Ronald Wong Student number: 610143 Semester 1/2013 Group 8
the Kiwi Fruit
Ever eaten a kiwi fruit? Everytime we slice open a kiwi fruit, we can see a flowery shaped pattern formed by the seeds. This seed arrangement became the basis to my chosen pattern.
Toturials on the rhinoceros 3D modelling software were uploaded onto the lms. The following are several screenshots of the learning outcome of the software.
Paul Loh’s lecture on the introduction to patterns. gave me a new insight on how I would see the world, to
see everything in patterns. Flight paths, telecommunications, body movements and many other things can be seen or summarized into a pattern. Though patterns that emerge from nature might seem random, but they are actually governed by a simple set of laws. For example, during the lecture we were taught that trees and plants followed a very simple law, that is, to grow and divide, in order to gain the maximum amount of sunlight needed for photosynthesis. This ‘grow and divide’ pattern can even be produced as an algorithm in computers to generated life-like trees in softwares. To sum it all up, nature can be simplified into patterns and we use and recreate the patterns from nature to shape our urban world. The reading on Analytical Drawings helps us ‘decode’ the patterns of our world. It gives many examples on how to produce patterns from random objects or from a combination of random objects and the lines and points drawn and choosen are based on the artists’ inituition. This just shows how much freedom there is in art, not restricted or governed by strict laws. On the other hand, the article presents the relationship between the laws of physics and art. For instance, tensions and stress in a structure are presented by lines or thick lines to emphasize on the magnitude of force applied. Aranda and Lasch’s article on tooling really helped me on creating recipes for the pattern in made. There were many examples on how to create a recipe for a pattern. Additionally, it gave us some clue on how patterns in nature might be created. For example in the article, the recipe for ‘Packing’ could be related to the baking process of bread in which the yeast creates ‘holes’ in the bread to make it puff up. The yeast creates air bubbles of random size, just as the recipe of ‘packing’ teaches us to choose a shape of random size and continue filling the empty spaces.
The basic pattern that I have taken from the kiwi fruit was 2-dimensional. It was flat, uninteresting. Then, I looked at stacked slices of kiwi fruit and saw how the 2-dimensional patterns allign vertically to form a 3-dimensional pattern. The concept was simple, just simple vertical extrusion yet the outcome was unique. Then from there I developed my first model.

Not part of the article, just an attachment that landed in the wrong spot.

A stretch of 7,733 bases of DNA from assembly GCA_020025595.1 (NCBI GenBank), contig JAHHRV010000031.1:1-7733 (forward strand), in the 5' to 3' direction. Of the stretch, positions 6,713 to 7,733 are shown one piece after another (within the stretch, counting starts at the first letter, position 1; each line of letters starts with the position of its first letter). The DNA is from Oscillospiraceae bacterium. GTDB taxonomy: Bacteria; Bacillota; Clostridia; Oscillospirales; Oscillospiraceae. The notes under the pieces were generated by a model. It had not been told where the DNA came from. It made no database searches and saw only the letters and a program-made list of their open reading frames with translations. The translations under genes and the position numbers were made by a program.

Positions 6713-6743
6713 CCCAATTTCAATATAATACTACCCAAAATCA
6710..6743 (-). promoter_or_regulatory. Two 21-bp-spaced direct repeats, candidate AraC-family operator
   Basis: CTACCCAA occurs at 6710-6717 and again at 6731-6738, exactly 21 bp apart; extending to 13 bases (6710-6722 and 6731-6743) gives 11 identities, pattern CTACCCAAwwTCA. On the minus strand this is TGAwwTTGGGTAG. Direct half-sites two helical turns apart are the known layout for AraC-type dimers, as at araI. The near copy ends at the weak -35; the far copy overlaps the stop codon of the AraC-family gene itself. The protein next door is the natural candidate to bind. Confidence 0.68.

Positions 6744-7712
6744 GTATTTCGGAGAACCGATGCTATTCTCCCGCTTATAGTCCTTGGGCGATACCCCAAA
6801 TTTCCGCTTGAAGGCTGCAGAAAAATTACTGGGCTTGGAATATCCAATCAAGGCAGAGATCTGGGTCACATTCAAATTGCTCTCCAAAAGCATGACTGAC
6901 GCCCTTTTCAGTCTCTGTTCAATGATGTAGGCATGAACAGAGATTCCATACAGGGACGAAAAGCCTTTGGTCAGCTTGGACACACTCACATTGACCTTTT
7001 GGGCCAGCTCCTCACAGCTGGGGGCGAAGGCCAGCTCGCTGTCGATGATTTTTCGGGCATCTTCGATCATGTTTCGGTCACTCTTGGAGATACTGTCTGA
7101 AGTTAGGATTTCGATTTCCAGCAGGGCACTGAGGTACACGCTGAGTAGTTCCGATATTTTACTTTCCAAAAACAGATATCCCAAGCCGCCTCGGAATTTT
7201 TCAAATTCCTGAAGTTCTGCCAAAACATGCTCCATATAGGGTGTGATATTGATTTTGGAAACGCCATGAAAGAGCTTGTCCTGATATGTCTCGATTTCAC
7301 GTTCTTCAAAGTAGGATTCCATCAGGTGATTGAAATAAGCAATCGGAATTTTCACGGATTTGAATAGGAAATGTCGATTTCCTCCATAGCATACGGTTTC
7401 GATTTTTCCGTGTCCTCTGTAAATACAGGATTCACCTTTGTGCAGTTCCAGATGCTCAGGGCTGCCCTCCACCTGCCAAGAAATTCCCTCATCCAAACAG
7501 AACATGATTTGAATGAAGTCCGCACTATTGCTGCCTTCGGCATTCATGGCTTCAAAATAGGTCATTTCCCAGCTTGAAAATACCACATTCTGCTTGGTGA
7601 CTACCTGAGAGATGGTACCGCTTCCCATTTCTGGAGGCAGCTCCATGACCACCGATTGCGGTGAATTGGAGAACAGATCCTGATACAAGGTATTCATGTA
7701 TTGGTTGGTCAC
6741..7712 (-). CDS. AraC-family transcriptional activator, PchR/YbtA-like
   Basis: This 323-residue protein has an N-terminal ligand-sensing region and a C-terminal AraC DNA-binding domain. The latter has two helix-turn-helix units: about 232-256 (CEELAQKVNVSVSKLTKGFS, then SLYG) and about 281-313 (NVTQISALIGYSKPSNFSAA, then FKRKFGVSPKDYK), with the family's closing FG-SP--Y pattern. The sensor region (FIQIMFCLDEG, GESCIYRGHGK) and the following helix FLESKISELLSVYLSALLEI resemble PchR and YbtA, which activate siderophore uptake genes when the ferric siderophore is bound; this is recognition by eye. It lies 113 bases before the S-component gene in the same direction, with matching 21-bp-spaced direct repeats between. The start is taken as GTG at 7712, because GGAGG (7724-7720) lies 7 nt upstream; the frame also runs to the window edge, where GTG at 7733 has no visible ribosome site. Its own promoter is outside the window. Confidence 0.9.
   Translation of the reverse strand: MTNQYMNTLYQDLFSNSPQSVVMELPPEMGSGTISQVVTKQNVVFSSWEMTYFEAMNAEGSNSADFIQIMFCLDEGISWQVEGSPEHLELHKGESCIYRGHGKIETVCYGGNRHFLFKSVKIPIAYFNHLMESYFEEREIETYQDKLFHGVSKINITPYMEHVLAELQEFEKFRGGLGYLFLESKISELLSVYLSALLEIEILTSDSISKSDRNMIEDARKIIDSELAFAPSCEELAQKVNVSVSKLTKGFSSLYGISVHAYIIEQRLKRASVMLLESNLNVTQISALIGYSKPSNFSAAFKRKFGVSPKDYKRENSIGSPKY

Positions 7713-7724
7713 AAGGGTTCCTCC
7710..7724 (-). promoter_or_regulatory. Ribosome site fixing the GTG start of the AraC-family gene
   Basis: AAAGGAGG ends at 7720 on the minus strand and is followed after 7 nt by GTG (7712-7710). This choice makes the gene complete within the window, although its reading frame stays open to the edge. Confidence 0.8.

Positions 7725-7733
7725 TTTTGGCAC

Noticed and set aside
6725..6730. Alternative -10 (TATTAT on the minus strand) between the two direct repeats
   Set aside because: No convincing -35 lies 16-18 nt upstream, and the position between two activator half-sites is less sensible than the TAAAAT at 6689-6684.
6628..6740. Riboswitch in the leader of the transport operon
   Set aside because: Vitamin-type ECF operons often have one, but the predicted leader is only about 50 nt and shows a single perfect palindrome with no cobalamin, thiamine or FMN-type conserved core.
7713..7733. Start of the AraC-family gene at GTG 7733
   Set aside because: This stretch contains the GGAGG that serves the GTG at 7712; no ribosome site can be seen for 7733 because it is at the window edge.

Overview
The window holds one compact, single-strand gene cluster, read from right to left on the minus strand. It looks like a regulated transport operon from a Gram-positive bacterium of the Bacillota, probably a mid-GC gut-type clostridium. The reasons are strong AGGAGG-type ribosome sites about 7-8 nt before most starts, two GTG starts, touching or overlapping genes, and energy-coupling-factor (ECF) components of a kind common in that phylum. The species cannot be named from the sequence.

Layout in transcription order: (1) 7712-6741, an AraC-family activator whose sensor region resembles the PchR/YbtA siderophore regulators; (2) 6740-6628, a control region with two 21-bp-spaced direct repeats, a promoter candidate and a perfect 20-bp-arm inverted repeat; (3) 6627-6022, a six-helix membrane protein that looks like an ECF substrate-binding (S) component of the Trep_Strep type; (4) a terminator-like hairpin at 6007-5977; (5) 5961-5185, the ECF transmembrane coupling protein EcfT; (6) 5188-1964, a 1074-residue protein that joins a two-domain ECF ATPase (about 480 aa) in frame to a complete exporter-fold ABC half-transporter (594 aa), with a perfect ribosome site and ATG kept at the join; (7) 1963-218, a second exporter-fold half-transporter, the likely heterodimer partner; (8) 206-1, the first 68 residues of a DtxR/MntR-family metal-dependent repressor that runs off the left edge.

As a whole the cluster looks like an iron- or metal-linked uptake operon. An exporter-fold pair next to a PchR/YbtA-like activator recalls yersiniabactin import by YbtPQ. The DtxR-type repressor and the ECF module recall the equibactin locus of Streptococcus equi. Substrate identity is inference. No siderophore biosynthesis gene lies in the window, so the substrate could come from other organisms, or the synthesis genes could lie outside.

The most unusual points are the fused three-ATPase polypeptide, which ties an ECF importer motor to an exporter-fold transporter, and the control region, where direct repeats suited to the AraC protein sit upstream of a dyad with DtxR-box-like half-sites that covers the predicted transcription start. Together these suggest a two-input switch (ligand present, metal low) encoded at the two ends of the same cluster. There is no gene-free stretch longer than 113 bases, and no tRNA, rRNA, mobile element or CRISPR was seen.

The concept of the first model was just simple vertical extrusion as where I had gotten my idea from. It shows how simple and simply patterns can be arranged to form a 3-dimensional object.
The steps taken in creating the paper model was rather simple. I cut strips of paper, folding them into equally divided parts, then taping the folded edges together to form an arch. I continued the process until the strips of paper meet each other at both ends, creating a cylinder-like object.
The second paper model is a transformation of the first model. We learned about the different kinds of transformations such as scaling, rotating, moving and mirroring, and such techniques will recreate an object into something new and bizzare. The reading on the ‘Pattern Formation in Nature’ by Ball inspired me to take push the boundaries of the transformation process. I decided to use ‘scaling’ as my transformation method. However, I did not want to just scale my model to create a second model, I wanted to take inspiration from the formation of the first model and adapt it into making my second model. I combined the idea of extrusion and scaling into developing my model. The model would be extrusions of the pattern at different scales, different lengths. This scaling extrusions will create an effect of randomness on my model and give it a wavy feeling to it.
Instead of cutting horizontal strips of paper, for my second model i cut wavy strips of paper. The amplitude and wavelengths were random. Then, much like my previous model, I taped the folded parts together to achieve a beautiful creatiion that was based on extruding and scaling.
We then digitalised our creations into the rhinoceros software.
the 8 Spruce Street Tower
The 8 Spruce Street Tower or the Beekman Tower is a work of art by architect Frank Gehry. Frank Gehry proposed a design that would both blend in and stand out in the New York skyline. The buidling is most famous for its unique curved facade which represents streams of water and aluminium sheets which represents ice shredding. Both features stir up certain feelings as shadows and lines are created by reflected light on the surface.
I feel that the design of the building greatly relates to the concept of my design. The randomness of extrusions on the surface of the building is similiar to my idea of random vertical extrusions. Both designs explore the concept of random scaling extrusions to create bizzare and unique effects.
The Wangjing SOHO, designed by architect Zaha Hadid is a structure that fluidly blends the three buildings together. The three mountain-like sturcture also takes upon a fish-like from the makes it an elegant masterpiece.